At The Land Between we have wonderful staff members and volunteers who dedicate their time to protecting the region’s turtles. Today I am going to give you a sneak peek into what a day in the life of a field technician looks like. It’s different every day, and the name of the survey game is flexibility!
What We Do:
Conservation technicians work in pairs 5 days a week and conduct road surveys and wetland surveys. Essentially, we are looking for turtles, frogs, and snakes. “Ewww” for most people, but fun for us because we are very dedicated to this work. For road surveys, we drive slowly along roads with high turtle mortality rates. When we are driving and come across a wetland, we will safely pull over and walk along that wetland looking for turtles, frogs, and snakes.
Our survey schedule depends on weather and temperature. If it’s not raining, we start around 4:30. If it is a rainy morning then we will head out at 8 am and if it continues to rain throughout the day, we take a late afternoon break and then go out surveying again. Sometimes we have been out until 2 am with nesting turtles. These are very long days for us, but we know the work is important so we do it gladly. If the temperature reaches below 12 degrees turtles won’t be out so if a day is ever that cold, we usually spend it catching up on data entry or writing blog articles like this one.
What we do when we find a turtle:
If the turtle is on the road, we will pull over safely and then help it cross the road in the direction it was moving to…unless it is nesting. If nesting, when the turtle is finished she usually heads back to the wetland from where she came.
If the turtle is basking on the side of the road we will first make sure that it isn’t nesting. When a turtle is nesting you must never bother it because it could get spooked and might not finish laying.
If we find a nesting turtle, we will stay with it until it is done (Hence, the 2 am nights mentioned earlier.) Once the mother is done we will weigh and measure her and then excavate the nest. We have received specialized training in excavation and TLB has permits to excavate nests.
When we find a turtle that is not nesting or finished nesting we will weigh them, give them a special name, measure the carapace (upper shell) and plastron (lower shell), then we take a photo with a special code including the turtles’ name, age/sex, action (i.e. basking/traveling), and the date of capture. We will also write 2021 on their plastron (belly) so we know if we ever get a recapture. If you ever find a turtle with 2021 on it contact us at The Land Between. Once we are done processing the turtle, we will release it back in the direction it was going but safely off the road- and again, it if was nesting, we help her to the wetland behind her. Otherwise, after the turtle is moved, we will watch the turtle until we are certain it isn’t going to head back onto the road.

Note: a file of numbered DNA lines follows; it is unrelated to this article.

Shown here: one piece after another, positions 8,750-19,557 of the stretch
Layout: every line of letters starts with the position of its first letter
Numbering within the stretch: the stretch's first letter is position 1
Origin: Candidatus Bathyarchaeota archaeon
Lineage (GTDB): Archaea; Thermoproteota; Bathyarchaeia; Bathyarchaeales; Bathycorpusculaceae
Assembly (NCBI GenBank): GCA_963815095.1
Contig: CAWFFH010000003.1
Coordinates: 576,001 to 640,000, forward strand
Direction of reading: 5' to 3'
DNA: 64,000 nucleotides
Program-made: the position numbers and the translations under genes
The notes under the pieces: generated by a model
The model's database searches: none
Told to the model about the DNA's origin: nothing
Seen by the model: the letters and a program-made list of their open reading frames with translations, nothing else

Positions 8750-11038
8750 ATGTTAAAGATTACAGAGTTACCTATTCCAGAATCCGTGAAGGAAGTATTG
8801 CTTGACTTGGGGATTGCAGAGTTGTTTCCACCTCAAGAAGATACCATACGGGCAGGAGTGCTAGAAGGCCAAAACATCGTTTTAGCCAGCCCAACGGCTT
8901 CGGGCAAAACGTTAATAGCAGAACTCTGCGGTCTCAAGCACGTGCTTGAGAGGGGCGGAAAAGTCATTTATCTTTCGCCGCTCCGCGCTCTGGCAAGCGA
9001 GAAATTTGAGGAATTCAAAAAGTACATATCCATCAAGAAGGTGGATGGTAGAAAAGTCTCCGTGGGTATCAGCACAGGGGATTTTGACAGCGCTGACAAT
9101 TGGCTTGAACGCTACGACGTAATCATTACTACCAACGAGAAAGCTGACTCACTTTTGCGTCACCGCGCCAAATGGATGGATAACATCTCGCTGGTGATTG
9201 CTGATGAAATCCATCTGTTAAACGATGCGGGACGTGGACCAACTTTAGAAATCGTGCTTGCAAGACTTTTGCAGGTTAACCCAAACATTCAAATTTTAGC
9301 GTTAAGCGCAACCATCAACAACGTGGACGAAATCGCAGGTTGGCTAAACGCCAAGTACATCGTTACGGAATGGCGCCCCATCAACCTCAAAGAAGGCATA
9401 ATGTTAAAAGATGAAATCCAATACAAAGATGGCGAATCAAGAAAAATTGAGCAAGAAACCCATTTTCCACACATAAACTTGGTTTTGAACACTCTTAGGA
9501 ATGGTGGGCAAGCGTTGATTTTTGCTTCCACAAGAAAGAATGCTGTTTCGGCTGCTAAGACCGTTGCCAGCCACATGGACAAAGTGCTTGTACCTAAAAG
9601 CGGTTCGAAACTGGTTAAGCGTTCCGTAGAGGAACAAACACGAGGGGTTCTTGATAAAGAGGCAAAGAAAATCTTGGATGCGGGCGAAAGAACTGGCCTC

Our staff is vigilant in sanitizing equipment between each turtle we process to ensure diseases won’t be spread.
Sometimes we get calls from members of the public when they see a turtle on the road or nesting and if one of our teams is close by, they will head over to help.
Whenever we find a nesting turtle it is very exciting. Especially when it is a Blanding’s turtle since they are a more threatened species. If we find a turtle that has just started nesting it means we may be watching it for a few hours. The turtle needs to pick a spot they like, dig deep enough to lay her eggs, and then cover it back up. When the turtle is done laying, we will capture her and process her and then we will excavate the eggs. Turtle eggs are usually predated within the first 24 hours of laying! We excavate eggs and record the nest’s location, in high risk areas such as roadsides or driveways, to help avoid predations, giving them a much higher rate of survival. Once hatchlings emerge from eggs (in our incubators) they can be released where they were laid or at the wetland/water area nearest to their nest location (this helps to ensure that they avoid being injured on the roads or eaten by predators).
Once a team has completed their route they will head back to The Land Between headquarters (if their route is close by) where we have an incubator set up to keep the turtle eggs. The eggs will be transferred carefully to a container with vermiculite, weighed, then put safely into the incubator. All data, including the nest ID, coordinates of the nest location, and details are recorded carefully.
Once the hatchlings start emerging in August, the team who excavated the nest has the privilege of releasing the hatchling back to the closest wetland to where they were found. Also, we call anyone who helped us save the nest to be witness to the release. So cute!
Every day is different. Some days may be slower and end at 10 pm and some may be longer and end at 2 am. We let the turtles determine it and we are good with that!
If you would like to learn more or become a Turtle Guardian you can visit the Turtle Guardian website here https://www.turtleguardians.com/the-land-between-ontarios-turtle-country/
Written by: Nadia Pagliaro, Conservation Technician